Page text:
This article tracks historically the direct connection and shifting relationship between the larger political economy, the extent and arrangement of financing, and agency programming in the settlement house from 1886 to the present, with particular attention to agency experience in New York City. During this time the settlements changed from being informal organizations oriented to service provision and community building, in which funding was a highly private matter, to formalized, multiservice agencies dependent on contracted public funds for categorical programs. This transformation resulted not as a linear progression of organizational development but rather as an historical process tied to shifting patterns of political economy and voluntary sector financing.
This article tracks historically the direct connection and shifting relationship between financing and nonprofit social service provision. While this critical linkage has been explored historically for other nonprofit institutions, such as schools and hospitals, it is relatively absent for social service agencies (Hammack, 1996; Hall, 1992). The prism of our exploration, the settlement house, is the quintessential voluntary service agency that has historically struggled to balance service and social action, function and cause. Critically, this exploration of the history of financing social settlements discovered a direct and dynamic relationship between political economy, agency funding, and settlement programming. Within this meta-statement the study proposes a cyclical theory and periodicity regarding settlement programming, financing, and political economy. Moreover, this historical analysis explores the impact of contemporary contracted financing on the capacity of neighborhood-based social agencies to deliver community-based services and engage in the historically and presently critical work of community building.
Historical Change and Political Economy in the Financing of Settlement Houses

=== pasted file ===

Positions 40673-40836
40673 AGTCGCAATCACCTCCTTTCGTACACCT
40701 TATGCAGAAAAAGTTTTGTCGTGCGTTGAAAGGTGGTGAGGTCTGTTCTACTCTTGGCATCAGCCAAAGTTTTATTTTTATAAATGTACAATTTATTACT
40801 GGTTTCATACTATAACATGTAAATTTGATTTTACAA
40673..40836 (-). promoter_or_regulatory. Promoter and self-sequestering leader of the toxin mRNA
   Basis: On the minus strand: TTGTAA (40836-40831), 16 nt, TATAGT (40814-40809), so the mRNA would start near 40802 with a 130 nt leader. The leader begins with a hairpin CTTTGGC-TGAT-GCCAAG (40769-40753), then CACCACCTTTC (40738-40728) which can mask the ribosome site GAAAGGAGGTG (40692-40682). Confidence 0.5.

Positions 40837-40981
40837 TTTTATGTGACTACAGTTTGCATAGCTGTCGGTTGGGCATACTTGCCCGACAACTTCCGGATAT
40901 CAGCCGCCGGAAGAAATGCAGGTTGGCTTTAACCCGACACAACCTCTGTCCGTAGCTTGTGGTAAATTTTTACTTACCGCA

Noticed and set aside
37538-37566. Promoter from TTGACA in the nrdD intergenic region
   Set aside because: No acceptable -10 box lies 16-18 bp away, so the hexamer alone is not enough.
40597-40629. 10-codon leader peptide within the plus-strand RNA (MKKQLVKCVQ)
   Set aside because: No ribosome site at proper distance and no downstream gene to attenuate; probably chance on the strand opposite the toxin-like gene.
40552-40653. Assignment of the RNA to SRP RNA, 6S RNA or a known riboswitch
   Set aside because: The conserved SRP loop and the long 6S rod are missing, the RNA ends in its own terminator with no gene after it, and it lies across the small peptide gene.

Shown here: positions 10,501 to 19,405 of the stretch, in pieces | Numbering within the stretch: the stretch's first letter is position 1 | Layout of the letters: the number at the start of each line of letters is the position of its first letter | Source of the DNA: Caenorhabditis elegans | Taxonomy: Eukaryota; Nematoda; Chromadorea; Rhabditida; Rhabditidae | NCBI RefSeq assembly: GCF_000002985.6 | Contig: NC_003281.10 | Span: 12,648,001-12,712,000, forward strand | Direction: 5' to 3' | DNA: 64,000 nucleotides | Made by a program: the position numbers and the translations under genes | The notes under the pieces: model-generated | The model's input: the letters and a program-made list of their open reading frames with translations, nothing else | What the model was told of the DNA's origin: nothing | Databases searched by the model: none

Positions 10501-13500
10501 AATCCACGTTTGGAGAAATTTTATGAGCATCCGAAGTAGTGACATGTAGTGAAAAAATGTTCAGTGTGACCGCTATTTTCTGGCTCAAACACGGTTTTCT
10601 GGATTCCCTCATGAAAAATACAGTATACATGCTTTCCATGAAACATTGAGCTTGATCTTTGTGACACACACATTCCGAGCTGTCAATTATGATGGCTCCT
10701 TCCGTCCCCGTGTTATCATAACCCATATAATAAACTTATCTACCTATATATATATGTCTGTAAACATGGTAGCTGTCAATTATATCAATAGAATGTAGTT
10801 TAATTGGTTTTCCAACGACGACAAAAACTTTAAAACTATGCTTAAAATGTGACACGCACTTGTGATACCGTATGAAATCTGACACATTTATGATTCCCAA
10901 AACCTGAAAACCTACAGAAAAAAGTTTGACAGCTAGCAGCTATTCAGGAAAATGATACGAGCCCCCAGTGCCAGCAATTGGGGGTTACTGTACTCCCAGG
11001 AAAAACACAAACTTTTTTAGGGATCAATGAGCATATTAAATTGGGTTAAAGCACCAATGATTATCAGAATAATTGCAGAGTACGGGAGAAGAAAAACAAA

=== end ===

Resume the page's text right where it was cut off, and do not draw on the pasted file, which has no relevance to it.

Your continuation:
Settlements have been a favorite subject of social welfare historians dating back to the 1960s, when Chambers (1963) and Davis (1967) published monographs enthusiastic about the progressive work of settlement houses and their leaders. Since then historians and social work academicians interested in social welfare history have written widely on the settlement house, each with a different lens, asking different questions, looking at different settlements, and often arriving at different conclusions (To sample the divergent literature see Berry, 1986; Crocker, 1992; Karger, 1987; Lasch-Quinn, 1993; Philpott, 1978; Sklar, 1995; Trolander, 1987). Given the prominent place and role of nonprofit service agencies throughout American history, this attention should be expected (Hammack, 1998). What surprises in the settlement literature, however, is a near complete ignoring of financing issues and funding patterns. Little mention is made of the process and extent of settlement funding, and even less to the relation between funding and settlement programming and politics. Part of the reason is that settlements did not keep or leave very good financial records. Funding was a private matter. Until government financing became the norm, settlements were highly informal organizations with scant financial and administrative record keeping.
One way to evaluate settlement history in general and financing patterns in particular is to use a widely adopted social reform model of social welfare history. This model sees social investment as tied to changes in larger contexts. In a nutshell, it proposes that the dominant political economy and historical events of each era help shape and profoundly influence social provision and social change. In more liberal or public eras, the model asserts, activism on the Left increases, the social welfare state expands, as does the importance of social welfare and social investment for reform-oriented service programming such as social settlements. …